In Memoriam at the Emmys: Snubs Aren't Limited to Nominations

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Awards-show producers can't win. Let's face it, while the job of putting together a star-studded gala isn't exactly thankless, there's one popular segment within televised awards-show productions that routinely have someone up in arms: the In Memoriam tribute.

This year's 65th Primetime Emmy Awards is no exception, and the uproar is magnified with the announcement of supersized tributes to five of the TV personalities who passed away this year: Jonathan Winters, James Gandolfini, Jean Stapleton, Gary David Goldberg, and Cory Monteith.

In a press call with reporters, Emmys executive producer Ken Ehrlich said the decision to include 31-year-old Monteith in the extended tribute segment alongside four TV legends was one that he knew would become "an interesting topic of conversation."

"No matter what we do, there will be people who feel we could have made other options and done other things," he said. But the six-time Emmy producer explained the reasoning behind including the late "Glee" star - in lieu of late classic TV legends such as Larry Hagman or Jack Klugman: "Cory's appeal is to a different generation. It was important to be responsible to the younger viewers to whom Cory meant perhaps as much as these other individuals meant to their own generations."

In an interview with "Access Hollywood," Emmy host and producer Neil Patrick Harris said, "I always find the 'In Memoriam' is just really interesting because sometimes it seems weird that they keep the audio on in the house, so some people get applause and some people don't, and it turns it into this weird moment. And you want that moment to be honoring those people and not a competition."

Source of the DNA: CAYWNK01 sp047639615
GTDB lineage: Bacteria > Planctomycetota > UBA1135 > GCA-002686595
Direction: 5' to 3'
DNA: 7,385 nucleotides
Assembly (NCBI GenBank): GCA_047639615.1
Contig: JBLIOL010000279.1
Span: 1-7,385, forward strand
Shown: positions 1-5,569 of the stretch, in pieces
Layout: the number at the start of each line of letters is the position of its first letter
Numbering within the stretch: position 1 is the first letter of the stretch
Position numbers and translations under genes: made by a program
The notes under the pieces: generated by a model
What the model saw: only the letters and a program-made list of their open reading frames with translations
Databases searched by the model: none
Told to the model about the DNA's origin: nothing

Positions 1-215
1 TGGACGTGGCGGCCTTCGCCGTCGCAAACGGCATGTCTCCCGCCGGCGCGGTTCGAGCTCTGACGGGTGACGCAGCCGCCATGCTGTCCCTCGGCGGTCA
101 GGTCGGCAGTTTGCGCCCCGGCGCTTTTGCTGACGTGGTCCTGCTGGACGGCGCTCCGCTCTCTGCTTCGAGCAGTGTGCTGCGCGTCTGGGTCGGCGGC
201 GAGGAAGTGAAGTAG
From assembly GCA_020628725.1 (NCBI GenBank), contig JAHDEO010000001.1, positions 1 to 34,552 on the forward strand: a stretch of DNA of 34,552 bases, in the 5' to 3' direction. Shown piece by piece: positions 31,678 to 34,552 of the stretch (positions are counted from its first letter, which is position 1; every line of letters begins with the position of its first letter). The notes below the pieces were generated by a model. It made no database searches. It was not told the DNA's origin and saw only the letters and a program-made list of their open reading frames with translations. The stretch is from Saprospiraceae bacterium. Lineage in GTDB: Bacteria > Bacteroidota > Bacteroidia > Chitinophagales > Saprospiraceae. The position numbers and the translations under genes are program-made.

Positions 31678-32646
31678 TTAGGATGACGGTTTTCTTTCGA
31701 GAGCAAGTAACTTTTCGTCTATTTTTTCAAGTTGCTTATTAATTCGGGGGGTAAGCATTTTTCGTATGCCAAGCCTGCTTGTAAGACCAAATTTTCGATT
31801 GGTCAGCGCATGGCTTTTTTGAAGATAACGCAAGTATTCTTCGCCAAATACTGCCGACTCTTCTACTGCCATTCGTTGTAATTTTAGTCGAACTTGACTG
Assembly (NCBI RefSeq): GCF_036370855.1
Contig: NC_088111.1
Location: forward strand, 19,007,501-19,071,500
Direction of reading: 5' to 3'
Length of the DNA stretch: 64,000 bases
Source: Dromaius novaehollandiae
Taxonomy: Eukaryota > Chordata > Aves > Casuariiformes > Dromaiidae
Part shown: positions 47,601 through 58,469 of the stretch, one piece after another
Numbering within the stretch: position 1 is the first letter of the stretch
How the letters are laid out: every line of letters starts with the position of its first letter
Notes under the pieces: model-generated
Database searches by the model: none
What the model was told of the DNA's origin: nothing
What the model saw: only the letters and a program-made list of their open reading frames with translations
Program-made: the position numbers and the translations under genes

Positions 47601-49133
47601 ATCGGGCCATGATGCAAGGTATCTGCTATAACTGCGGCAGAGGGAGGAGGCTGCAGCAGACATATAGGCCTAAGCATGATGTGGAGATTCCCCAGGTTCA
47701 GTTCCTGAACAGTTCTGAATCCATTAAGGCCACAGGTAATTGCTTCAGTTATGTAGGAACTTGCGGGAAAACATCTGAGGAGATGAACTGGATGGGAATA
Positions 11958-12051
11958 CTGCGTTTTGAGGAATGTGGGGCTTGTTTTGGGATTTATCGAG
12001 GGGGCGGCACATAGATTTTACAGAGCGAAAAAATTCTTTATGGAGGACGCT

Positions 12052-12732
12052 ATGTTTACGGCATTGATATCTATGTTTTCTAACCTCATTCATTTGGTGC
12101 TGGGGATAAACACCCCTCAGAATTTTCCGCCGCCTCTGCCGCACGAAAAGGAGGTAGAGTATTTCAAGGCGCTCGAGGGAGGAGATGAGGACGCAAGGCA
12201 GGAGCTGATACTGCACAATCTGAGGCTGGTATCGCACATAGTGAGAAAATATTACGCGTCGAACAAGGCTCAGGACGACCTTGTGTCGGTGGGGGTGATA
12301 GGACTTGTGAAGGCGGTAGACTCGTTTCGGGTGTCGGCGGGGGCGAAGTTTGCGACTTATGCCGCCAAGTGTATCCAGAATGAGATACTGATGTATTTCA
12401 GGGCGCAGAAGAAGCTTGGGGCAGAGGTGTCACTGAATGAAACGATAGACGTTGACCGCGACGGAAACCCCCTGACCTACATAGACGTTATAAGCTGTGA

Watch Jewel perform during the 2010 Primetime Emmys In Memoriam segment: 

Unfortunately, the memorial snubs are sometimes remembered more than the actual tributes.

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In 2011, viewers were stunned when actor Jeff Conaway was omitted from the Emmys In Memoriam segment. The "Taxi" and "Babylon 5" star, who died at age 60, wasn't recognized in the televised tribute, but according to the The Hollywood Reporter, Conaway and other omitted stars — like "Cosby Show" alum Clarice Taylor and "Seinfeld" actor Len Lesser — were recognized on the In Memoriam page on the Emmy website. Since 2006, the database has provided the name, date of passing, profession, key credits, and an obituary link for all of the men and women in the industry who died that year.

In Memoriam snubs aren't limited to the Emmys. Earlier this year, Deadline wanted to know why Andy Griffith and Larry Hagman weren't included in the In Memoriam reel at the Oscars. (Ernest Borgnine, Michael Clarke Duncan, Ray Bradbury, Richard D. Zanuck, and Beastie Boy Adam Yauch made the cut.)

While the Academy posted an online gallery to honor those who didn't make the telecast (Hagman and Griffith were on that one), even the gallery had some glaring omissions. Comedian Phyllis Diller, Latina actress Lupe Ontiveros, "The Jeffersons" star Sherman Hemsley, Muppets puppeteer Jerry Nelson, and actor Conrad Bain were all snubbed on the online tribute.